"One should also point out to the authorities
maintaining these IDs that
they should spend some effort on producing a workable
solution for this. It
seems they should be the first to provide a resolver service (or maybe it
would be an "ID search engine" if it is so complicated).
With the qualifiers in place, Wikidata can also be used to achieve this, of
course, but it seems we are just manually reverse engineering something
that should be done at the site of whoever is controlling the ID
Well said, Markus. A most hearty agreement here on my side and one
colleagues and I have been trying to raise awareness of for a long time now
). One of the challenges is that databases are
already being asked to do more with less. They can see the utility of such
a service to others, but when I've asked DBs before (not naming names),
traction has been limp (I've yet to ask Chembl). Sometimes it works out
though. For instance, KEGG used to have 12 different type-specific URLs,
Thankfully, they've collapsed those to a single URL pattern.
The databases that find it the toughest are not those who simply don't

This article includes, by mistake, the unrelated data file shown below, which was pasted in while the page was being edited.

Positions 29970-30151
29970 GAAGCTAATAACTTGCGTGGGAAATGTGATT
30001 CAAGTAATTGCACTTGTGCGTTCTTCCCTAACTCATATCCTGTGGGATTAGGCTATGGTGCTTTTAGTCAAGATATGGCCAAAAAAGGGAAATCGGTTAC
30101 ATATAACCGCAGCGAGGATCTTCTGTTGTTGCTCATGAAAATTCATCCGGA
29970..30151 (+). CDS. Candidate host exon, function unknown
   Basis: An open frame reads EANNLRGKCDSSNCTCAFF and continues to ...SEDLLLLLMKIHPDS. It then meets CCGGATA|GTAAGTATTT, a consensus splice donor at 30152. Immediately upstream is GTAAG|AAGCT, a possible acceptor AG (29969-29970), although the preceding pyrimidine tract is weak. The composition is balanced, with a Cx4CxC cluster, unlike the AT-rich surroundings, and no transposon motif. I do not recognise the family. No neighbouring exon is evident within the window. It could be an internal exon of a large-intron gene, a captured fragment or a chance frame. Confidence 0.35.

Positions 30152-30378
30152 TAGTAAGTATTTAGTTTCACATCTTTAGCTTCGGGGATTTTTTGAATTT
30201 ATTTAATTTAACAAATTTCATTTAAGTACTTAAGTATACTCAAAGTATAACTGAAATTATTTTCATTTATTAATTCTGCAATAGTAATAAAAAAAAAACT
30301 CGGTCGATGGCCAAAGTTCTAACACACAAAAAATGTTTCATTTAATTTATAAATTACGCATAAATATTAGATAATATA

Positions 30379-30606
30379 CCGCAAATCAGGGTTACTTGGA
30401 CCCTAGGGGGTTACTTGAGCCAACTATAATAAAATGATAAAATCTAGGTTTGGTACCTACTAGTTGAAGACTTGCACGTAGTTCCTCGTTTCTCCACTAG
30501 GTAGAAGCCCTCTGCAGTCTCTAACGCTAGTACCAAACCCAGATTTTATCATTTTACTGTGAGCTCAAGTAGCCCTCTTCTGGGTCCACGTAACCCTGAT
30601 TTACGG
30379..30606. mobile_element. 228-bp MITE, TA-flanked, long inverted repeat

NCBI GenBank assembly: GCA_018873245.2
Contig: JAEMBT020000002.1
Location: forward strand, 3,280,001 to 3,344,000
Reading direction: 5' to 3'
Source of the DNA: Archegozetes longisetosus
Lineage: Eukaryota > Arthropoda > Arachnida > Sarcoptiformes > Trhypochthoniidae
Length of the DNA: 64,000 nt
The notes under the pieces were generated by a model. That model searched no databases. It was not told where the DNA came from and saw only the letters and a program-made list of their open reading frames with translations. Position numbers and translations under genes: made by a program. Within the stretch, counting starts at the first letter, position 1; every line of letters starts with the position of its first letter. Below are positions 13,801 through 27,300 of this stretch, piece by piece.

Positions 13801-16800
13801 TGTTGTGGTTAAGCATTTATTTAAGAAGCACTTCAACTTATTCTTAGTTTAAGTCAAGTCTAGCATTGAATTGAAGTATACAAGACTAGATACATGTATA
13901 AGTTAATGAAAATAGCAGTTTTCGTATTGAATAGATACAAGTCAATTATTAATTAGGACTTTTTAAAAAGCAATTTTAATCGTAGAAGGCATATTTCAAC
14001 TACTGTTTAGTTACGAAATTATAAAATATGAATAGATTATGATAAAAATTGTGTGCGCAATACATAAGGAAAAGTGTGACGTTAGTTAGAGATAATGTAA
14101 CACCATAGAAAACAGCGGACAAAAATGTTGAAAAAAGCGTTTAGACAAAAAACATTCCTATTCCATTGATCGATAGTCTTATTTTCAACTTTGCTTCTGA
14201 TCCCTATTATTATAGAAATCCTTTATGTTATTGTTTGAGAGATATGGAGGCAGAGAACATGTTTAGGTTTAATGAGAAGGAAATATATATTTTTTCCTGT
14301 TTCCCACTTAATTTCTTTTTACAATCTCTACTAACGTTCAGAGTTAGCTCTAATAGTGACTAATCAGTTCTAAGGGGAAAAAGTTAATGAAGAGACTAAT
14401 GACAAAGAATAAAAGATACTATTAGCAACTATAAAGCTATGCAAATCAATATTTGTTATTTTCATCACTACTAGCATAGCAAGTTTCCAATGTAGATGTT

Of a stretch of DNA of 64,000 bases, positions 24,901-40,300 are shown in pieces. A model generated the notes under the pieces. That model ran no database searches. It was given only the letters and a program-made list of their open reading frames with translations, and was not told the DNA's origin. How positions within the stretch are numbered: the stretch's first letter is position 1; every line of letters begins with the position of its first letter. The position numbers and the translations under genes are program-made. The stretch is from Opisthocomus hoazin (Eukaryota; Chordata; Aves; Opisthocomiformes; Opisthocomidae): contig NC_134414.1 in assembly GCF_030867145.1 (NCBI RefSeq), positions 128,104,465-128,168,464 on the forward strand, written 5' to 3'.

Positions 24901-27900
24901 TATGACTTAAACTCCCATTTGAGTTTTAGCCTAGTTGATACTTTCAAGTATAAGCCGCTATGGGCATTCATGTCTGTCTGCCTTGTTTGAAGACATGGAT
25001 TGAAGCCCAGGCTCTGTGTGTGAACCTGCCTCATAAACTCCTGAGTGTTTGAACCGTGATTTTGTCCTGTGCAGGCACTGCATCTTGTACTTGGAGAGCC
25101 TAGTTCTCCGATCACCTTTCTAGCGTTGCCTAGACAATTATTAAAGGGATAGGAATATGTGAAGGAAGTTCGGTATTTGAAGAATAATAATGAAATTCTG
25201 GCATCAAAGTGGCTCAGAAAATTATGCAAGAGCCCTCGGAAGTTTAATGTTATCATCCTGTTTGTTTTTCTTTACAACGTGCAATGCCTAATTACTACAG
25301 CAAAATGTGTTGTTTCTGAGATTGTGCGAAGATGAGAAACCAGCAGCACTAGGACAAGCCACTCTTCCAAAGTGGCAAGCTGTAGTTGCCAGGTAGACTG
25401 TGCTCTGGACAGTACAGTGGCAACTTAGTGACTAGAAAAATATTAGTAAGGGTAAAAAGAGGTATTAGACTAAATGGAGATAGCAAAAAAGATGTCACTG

embed typing, but rather those that don't embed typing AND ALSO have local
identifiers that would otherwise collide. For instance, a prominent bio
database is in this boat (not naming names) and would like to make things
better but it is hard and messy due to the collisions.
FYI 345 of the 560+ records in the identifiers.org
corpus are type-specific
at the level of identifiers.org's namespace; these roll up to ~300
The question though is what WikiData is trying to accomplish. Say you
encounter the chembl ID CHEMBL308052
<http://linkedchemistry.info/chembl/chemblid/CHEMBL308052> do you need to
retrieve the type of the entity for reasons other than determining what URL
How are you representing entity labels / IDs to users?